(A shorter version of this article was published in the Herald Sun newspaper, Melbourne on May 6, 2009. In that article the words “Close your eyes…” became “Lose your eyes …” — hence my heading above. Picture, below, of Gian Slater by JOSIE HAYDEN)
IF the person beside you in the audience at the Iwaki Auditorium on Friday night, May 8, jumps out of his seat and starts yelling at the performers, it will probably be Ren Walters.
The guitarist and composer was awarded Melbourne Jazz Fringe Festival’s APRA commission to create a new work, but for the first time he is not among the performers.
Surrounded by C will use a 5.1 surround sound system in a darkened auditorium to create an “immersive” sonic experience free from any adherence to musical genres or expectations. Performers include voice artist Carolyn Connors, percussionist and noted restaurateur Dur-e Dara, trombonists Adrian Sherriff, Shannon Barnett and James Wilkinson, bass clarinettists Adam Simmons, Brigid Burke and Karen Heath, with Ray Luckhurst on sound.
Ren Walters presented the project and has briefed the participants, most of whom he has worked closely, but will have to hope the result is not “too nice”.
“I am used to impacting during the performance by example, so if I think the music’s too soporific I’ll just inject a bit of venom to change proceedings. I could jump up and down and start yelling in the audience, but apart from that there’s nothing I can do.”
Connors will be placed centrally, with Luckhurst and Dara facing in, surrounded by alternating bass clarinet and trombones, then the audience. Around them will be six speakers.
“I’m hoping it’s a cinematic experience, where people can have a journey, and that they leave feeling as if they’ve been shifted in some way — that’s very important to me,” Walters says.
“I can’t predict whether I’m going to be happy or not. I am most interested in people experiencing the sound for sound’s sake and how the sound is organised, free of any name or genre — having a sonic experience. Close your eyes and listen and visual images will come up as well.”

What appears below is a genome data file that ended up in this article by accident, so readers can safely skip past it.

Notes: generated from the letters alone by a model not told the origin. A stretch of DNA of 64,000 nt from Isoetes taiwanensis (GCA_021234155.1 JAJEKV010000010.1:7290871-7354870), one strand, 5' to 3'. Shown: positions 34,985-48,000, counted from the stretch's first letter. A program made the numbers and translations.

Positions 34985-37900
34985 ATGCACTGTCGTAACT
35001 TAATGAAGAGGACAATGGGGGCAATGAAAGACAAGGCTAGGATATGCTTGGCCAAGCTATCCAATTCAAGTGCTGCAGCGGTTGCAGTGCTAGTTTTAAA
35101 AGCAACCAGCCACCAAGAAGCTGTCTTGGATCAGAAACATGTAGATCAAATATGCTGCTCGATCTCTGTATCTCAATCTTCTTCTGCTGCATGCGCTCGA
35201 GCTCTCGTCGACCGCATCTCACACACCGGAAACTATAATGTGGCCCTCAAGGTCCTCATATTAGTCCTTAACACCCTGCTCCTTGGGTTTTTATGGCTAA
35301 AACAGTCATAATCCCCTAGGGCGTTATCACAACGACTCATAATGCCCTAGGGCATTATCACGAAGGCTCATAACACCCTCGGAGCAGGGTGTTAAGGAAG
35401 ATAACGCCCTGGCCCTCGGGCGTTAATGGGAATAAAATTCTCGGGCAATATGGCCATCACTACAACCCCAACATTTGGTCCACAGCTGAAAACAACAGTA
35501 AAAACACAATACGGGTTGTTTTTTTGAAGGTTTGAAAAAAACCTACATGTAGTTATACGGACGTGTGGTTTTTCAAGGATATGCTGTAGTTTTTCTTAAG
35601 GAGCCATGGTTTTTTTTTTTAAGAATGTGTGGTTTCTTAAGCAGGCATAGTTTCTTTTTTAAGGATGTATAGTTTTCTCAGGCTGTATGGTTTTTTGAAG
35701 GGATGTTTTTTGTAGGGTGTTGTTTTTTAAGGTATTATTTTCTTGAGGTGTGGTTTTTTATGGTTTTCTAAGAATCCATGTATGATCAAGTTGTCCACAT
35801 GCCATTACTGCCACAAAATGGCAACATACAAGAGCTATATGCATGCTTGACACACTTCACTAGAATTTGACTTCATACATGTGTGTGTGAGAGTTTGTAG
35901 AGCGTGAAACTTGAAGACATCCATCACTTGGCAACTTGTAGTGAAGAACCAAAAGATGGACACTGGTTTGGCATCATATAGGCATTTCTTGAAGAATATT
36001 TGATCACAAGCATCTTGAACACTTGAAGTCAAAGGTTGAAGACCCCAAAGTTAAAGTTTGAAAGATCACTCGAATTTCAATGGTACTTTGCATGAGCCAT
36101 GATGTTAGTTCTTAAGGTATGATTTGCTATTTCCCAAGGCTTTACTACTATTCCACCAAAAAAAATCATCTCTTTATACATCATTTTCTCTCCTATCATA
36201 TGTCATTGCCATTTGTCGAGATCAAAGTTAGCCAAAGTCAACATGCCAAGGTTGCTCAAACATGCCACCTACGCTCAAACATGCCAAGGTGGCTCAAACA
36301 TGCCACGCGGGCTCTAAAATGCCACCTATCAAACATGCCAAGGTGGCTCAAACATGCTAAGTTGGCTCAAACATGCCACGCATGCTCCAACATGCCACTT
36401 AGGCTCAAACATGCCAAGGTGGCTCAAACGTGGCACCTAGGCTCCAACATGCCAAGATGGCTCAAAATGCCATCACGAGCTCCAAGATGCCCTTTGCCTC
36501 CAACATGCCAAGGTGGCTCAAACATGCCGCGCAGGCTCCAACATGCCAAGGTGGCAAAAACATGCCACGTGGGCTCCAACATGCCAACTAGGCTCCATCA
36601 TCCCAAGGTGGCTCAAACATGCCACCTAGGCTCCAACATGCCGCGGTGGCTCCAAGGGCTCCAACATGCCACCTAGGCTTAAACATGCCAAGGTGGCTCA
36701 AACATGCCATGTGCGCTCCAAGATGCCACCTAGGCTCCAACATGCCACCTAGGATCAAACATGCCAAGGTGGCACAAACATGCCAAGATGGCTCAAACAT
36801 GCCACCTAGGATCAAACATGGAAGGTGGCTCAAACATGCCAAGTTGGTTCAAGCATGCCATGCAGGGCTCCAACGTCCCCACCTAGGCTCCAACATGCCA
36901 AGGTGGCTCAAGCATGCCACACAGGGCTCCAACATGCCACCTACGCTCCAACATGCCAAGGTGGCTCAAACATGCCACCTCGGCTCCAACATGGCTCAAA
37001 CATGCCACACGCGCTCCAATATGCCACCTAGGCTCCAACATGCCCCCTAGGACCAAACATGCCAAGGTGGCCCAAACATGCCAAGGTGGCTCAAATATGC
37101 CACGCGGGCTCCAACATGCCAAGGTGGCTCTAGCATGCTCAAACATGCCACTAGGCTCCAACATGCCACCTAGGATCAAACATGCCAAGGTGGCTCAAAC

Walters says people are suspicious of improvised music “because they think the performers are just mucking around. You can’t play in the sand pit and have it be a serious thing. But these people are highly educated in their areas and they are making very conscious choices about what to do and when and how to do it.
“An audience should trust that they are in the hands of people who know what they’re doing. It’s not completely random or haphazard. What the audience is hearing is not faked, it’s real. They should just focus on their experience and leave preconceptions at the door.”
The other artist performing at the Fringe opening, singer Gian Slater is no stranger to experimentation. Her latest album, Creatures at the Crossroads, was a collaboration with gifted pianist Will Poskitt, who died suddenly late last year soon after their recording sessions at The Base in South Melbourne.
Slater imposed musical limitations on her “prepared” voice, exploring limits on freedom by muting the vocals, singing through a teapot and gradually freeing herself to improvise and use lyrics as the recording progressed. The lyrics also deal with limits we face in our lives.
Poskitt, whose playing Slater described as “ really sensational”, was working in reverse, gradually altering the piano sound so that, by the end, almost every string had something affecting its operation.
Their album has yet to be released, but Slater will sing four of the strongest tracks, all with lyrics, at Iwaki, accompanied by the Silo String Quartet.
As a tribute to Poskitt, Slater has taken some of his improvised solos and transcribed them for the string parts. It will be an emotional performance, especially because a member of the Quartet was also close to the pianist.
Melbourne Jazz Fringe opens on May 8, with the APRA Commission Concert at 7:30pm, and runs until May 17.
Big Arse Sunday — traditionally on the final day — will be held at Fitzroy Bowling Club on May 10, from 3pm to 11pm. Short Arse Sunday will run from 1pm to 4pm on May 17 at Café 303.
For details see Melbourne Jazz Fringe Festival
Ren Walters ‘Surrounded by C’ is not a work that could ever be described (in his own words) as “too nice”.
Certainly the evocation of an aural seascape was successful. But where was the beauty, the drama or the grand vista of life so often evoked by such a visceral subject?
Any sense of engagement or inclusion in the sonic arrangement (of tones, bleats, rattles, hums, whistles and many other sounds) failed to entice, tease or cajole us.
‘ Surrounded by C’ lacked the appropriate pace, energy and elegance required to emotionally invite the audience’s hearts and imaginations into its musical space.
The complexity and cerebral coldness of the work kept us at a distance. Which is a great pity given the musicians consisted of some of Melbourne’s best. Connors was especially dextrous and adroit – her vocal shifts were often wonderful and compelling. A rare jewel in a performance that was otherwise little more than a lean example of the conceptual and experimental genre.